The underwater world of Rapture may have birthed the BioShock
brand, but it doesn't own it. Last night, Gamasutra visited the beautiful New York City Plaza Hotel terrace room, which with its atmosphere of old-world glamour made an appropriate location for a surprising reveal: Irrational Games and publisher Take-Two's BioShock Infinite
, which takes the franchise out of the familiar sea and into a brand-new world of sky.
In a cinematic trailer
, the lamp-eyed Big Daddy lurking on the ocean floor was revealed to be just a toy in an aquarium -- BioShock Infinite
is set in a fascinating year-1912 floating world of airships and massive balloons.
It's rich with an artistic tone that recalls turn-of-the-(twentieth) century America and its innocent, optimistic palette darkened by the backdrop of over-fervent patriotism and arrogance.
Creator Ken Levine explained to the media that the first-person shooter's central location, Columbia, was formed from an initial moon landing in 1900, a demonstration of the high ideals of imperialist America.
However, like Rapture, the double-edged sword of self-importance and lofty ambitions seemed to take its toll -- the world in the sky, heavily armed, began to undo itself and a violent conflict began.
Just as undersea Rapture combined science-fantastical futuristic elements with a poignant nostalgic direction and tones of sociopolitical philosophy, so too does Infinite
's world, a theme that with this title seems to firm the BioShock
ethos even more than Rapture's iconic Big Daddies and Little Sisters. Most of all, says Levine, the franchise's goal is ultimately never-before-seen worlds.
The player is cast as Booker DeWitt, a former Pinkerton
hired under mysterious circumstances to bring home a woman named Elizabeth from the city of Columbia, where she's been held since childhood. Finding her is the easy part; retrieving her is more difficult, as she's soon revealed to be at the center of conflict in Columbia. As the player must work together with Elizabeth and accept her help, the concepts of choice and consequence that have categorized BioShock
appear sure to play a role here.
The team built a new engine for the game, to allow for interaction and gameplay drama in its troubled, crumbling in-air world. Levine said that to create a world so completely different from Rapture, and to support gameplay in a vertigo-inducing sky-high environment, new tech was a must.
The game also aims to expand its scale over the previous two BioShock
titles, with the goal of more diversity in opponents and more options so that there's no ideal combination of weapons or resources that works for a player in all scenarios. Irrational also plans to continue pioneering environmentally-responsive enemies who appear to live in the gameworld, and whose behaviors and reactions to the player, hostile or otherwise, depend on the situation.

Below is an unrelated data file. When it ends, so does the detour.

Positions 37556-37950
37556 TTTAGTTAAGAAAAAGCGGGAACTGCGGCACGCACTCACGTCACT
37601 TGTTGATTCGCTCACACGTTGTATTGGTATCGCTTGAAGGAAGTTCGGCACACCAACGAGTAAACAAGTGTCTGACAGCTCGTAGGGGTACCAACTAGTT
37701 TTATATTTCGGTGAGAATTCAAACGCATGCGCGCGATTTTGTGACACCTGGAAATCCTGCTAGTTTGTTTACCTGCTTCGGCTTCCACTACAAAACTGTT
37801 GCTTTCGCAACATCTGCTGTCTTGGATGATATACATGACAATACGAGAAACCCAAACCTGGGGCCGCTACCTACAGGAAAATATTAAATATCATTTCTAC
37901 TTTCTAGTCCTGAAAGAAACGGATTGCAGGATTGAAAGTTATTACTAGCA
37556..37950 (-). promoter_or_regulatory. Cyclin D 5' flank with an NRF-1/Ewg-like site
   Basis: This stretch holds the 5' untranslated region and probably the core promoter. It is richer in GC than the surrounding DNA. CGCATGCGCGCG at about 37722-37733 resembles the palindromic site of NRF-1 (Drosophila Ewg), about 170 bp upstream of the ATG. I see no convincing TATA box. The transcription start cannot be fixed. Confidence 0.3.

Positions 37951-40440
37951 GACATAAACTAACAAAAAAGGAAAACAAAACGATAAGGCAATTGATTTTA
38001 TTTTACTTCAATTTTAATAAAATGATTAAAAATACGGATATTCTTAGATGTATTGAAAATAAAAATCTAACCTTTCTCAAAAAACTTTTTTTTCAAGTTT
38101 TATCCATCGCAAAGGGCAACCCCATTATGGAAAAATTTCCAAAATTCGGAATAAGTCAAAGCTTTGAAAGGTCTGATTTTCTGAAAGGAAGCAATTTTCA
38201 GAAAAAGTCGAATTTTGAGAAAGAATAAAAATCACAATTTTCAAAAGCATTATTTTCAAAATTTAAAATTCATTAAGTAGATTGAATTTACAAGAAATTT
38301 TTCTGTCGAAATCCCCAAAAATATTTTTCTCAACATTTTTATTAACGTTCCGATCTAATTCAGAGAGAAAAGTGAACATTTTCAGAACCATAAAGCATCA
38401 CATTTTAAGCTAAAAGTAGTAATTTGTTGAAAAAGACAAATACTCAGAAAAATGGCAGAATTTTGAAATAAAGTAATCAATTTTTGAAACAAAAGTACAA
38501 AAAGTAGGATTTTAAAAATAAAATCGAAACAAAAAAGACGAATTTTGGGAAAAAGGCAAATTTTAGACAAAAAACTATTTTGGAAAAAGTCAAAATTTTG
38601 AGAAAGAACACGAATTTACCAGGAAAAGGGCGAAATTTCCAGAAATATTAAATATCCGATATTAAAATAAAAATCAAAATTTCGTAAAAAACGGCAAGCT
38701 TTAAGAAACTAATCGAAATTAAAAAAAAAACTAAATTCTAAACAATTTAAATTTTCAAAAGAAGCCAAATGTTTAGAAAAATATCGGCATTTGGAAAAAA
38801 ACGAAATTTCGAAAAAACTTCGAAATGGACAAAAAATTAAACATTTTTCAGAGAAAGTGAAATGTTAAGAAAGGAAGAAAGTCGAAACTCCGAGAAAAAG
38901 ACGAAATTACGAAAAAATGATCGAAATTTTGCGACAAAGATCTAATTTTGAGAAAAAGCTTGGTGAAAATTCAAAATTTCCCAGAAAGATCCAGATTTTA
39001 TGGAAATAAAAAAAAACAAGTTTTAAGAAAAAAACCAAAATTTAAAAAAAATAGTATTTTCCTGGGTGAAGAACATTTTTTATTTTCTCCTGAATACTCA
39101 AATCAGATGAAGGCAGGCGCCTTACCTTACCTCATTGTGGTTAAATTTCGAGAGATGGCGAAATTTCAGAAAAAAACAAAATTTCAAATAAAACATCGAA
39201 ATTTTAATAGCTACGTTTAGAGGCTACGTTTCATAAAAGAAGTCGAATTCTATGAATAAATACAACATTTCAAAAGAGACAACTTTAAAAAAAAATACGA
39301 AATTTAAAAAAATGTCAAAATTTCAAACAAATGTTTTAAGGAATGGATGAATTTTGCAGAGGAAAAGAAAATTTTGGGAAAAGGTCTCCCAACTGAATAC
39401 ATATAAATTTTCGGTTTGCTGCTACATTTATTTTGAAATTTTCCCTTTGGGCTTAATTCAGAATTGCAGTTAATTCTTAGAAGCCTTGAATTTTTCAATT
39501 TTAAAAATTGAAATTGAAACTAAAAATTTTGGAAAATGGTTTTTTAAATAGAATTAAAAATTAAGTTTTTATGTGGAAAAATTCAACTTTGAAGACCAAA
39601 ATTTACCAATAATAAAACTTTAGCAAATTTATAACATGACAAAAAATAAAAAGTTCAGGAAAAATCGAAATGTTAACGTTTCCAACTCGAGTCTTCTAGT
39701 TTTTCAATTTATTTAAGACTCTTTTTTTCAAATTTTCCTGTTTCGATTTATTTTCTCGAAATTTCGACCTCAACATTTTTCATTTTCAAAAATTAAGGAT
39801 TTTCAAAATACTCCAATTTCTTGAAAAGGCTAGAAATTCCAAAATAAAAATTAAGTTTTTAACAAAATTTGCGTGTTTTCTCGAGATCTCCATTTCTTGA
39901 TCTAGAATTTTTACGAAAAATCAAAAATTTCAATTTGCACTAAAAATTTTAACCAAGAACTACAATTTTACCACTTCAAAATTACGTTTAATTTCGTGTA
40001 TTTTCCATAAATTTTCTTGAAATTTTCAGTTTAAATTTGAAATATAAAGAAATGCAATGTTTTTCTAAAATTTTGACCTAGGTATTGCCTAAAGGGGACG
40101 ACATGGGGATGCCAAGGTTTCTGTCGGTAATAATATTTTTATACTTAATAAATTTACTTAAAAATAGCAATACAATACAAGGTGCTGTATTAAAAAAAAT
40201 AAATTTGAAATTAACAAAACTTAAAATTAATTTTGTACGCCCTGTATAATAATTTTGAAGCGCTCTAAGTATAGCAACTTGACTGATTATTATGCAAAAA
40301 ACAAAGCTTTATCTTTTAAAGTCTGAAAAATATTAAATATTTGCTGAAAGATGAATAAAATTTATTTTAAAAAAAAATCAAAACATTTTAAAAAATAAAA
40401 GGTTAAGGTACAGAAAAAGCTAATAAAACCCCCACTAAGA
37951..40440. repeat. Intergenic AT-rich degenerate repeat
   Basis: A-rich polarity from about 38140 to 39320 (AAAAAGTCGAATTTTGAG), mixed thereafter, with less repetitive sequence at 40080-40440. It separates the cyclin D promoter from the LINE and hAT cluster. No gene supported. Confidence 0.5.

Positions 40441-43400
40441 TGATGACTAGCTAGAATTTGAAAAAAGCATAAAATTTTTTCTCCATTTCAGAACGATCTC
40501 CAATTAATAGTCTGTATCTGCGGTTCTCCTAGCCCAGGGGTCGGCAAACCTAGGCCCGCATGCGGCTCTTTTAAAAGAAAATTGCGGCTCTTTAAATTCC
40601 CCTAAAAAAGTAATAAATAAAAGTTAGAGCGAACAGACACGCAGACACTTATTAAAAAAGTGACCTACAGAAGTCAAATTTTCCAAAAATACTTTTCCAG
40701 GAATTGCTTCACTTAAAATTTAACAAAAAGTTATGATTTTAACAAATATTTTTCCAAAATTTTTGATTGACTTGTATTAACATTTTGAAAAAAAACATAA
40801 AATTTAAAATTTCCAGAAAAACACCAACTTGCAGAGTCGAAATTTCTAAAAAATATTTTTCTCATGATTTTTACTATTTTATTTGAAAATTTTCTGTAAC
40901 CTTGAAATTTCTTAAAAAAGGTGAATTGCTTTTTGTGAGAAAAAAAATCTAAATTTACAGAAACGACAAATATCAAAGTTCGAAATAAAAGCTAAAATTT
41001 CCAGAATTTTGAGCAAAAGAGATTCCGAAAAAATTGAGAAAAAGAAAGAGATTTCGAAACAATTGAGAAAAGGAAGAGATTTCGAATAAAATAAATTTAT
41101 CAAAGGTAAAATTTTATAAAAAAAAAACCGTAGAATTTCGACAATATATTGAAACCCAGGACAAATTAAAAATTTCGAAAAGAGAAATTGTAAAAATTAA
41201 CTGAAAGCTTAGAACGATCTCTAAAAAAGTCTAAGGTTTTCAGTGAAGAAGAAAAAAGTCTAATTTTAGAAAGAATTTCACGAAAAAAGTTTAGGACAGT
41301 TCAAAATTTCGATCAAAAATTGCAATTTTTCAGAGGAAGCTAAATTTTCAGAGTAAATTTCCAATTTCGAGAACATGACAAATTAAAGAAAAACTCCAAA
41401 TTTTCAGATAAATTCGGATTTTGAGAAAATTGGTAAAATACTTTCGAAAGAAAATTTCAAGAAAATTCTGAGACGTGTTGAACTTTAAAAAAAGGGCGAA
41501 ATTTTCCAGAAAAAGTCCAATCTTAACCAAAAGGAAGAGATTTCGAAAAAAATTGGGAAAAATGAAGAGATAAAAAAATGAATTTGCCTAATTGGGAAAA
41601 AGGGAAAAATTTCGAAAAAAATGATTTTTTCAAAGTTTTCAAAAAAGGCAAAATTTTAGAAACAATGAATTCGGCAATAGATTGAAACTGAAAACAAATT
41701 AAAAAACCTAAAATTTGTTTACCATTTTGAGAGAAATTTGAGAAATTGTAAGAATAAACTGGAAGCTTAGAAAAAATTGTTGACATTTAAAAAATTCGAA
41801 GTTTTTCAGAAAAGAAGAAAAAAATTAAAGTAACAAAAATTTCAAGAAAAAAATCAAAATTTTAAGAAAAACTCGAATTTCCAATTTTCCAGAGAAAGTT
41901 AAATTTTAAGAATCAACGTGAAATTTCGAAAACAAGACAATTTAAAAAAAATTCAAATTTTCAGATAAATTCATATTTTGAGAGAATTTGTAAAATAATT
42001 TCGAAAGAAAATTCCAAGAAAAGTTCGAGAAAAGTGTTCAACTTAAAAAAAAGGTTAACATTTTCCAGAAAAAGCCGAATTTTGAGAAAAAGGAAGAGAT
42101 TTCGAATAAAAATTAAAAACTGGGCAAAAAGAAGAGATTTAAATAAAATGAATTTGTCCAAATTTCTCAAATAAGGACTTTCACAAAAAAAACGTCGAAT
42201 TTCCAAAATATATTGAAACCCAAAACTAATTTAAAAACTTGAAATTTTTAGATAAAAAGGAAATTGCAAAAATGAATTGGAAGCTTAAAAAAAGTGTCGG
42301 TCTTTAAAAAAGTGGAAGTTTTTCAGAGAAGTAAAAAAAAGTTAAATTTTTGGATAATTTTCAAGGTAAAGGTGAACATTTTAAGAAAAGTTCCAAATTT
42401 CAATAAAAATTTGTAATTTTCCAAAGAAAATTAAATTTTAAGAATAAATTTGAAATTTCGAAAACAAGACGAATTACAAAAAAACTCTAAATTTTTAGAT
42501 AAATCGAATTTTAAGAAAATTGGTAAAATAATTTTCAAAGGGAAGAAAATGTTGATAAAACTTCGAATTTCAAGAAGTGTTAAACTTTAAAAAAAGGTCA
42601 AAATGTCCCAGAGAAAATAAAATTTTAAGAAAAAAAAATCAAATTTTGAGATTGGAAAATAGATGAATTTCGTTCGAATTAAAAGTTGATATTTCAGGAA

"We always thought BioShock
was bigger than the city of Rapture," lead artist Shawn Robertson said, sitting down with Gamasutra to discuss the game. So while to date the brand's been specifically correlated with the world of the first two games, "we knew that moving on to this title there couldn’t be any sacred cows; we knew the story we wanted to tell. Little by little, it became apparent that we didn’t have any more stories to tell in Rapture. We wanted to take the audience to a completely new place."
The Irrational team hasn't been slowed by fear of taking things down such a radically-different path, or of reactions from audiences acclimated to another world. "We have to be excited about a project and excited about what we’re doing to put our full effort into it," he says. Not that it's necessarily easy, but taking risks is important: "We always want to take that leap of faith to try something new," Robertson adds. "It's an extremely difficult thing, to let go of things that are comfortable to you."
Working with creator Ken Levine, who Robertson says is a major influence on the team, helps with risk-taking and vision, according to Robertson. "A lot of us have been with Ken for over ten years," he says. "There's a lot of trust between Ken and [our teams.]."
The thematic approach that unites BioShock Infinite
with its predecessors is more a product of a unified vision rather than of specific intention -- "We didn't set out in BioShock
to tell a story about objectivism; we're not setting out this time around to tell a story about turn-of-the-century jingoism," says Robertson.
Instead, the undertones of political, economic and sociological backdrop that frame the BioShock
games are an ideal tool to frame what the team hopes will be emotionally-resonant stories about individuals. "We do find that these things serve as a great backdrop to tell a more human-sized story," says Robertson. "The story we’re trying to tell is about the player and Elizabeth... we like to keep the 'opera-sized' story, the political turmoil, in the background."
But familiar visual and stylistic elements create instant emotional connections. Old-war propaganda posters decorated the Plaza's room, combining the cheerful with the haunting to the same effect that many fans adored in Rapture -- for example, one poster managed to advocate naively, in innocent pop-art, for the benefit of blue-eyed "purity." In the context of historical events, actual vintage propaganda is haunting, and old real-world posters are a source of inspiration, Robertson says.
"The art team loves digging through old posters, old videos," Robertson enthuses. "There's a video going around of San Francisco in 1905, before and then after the Great Quake
. We like to draw from actual events; we get excited about things that provide the backdrop of the time. We look at the era of McKinley and Roosevelt; we look at our foreign policy at the time. It gives us a broad brush to paint with, and allows us to create interesting stories."
The game is slated to launch on Xbox 360, PlayStation 3 and PC during calendar 2012.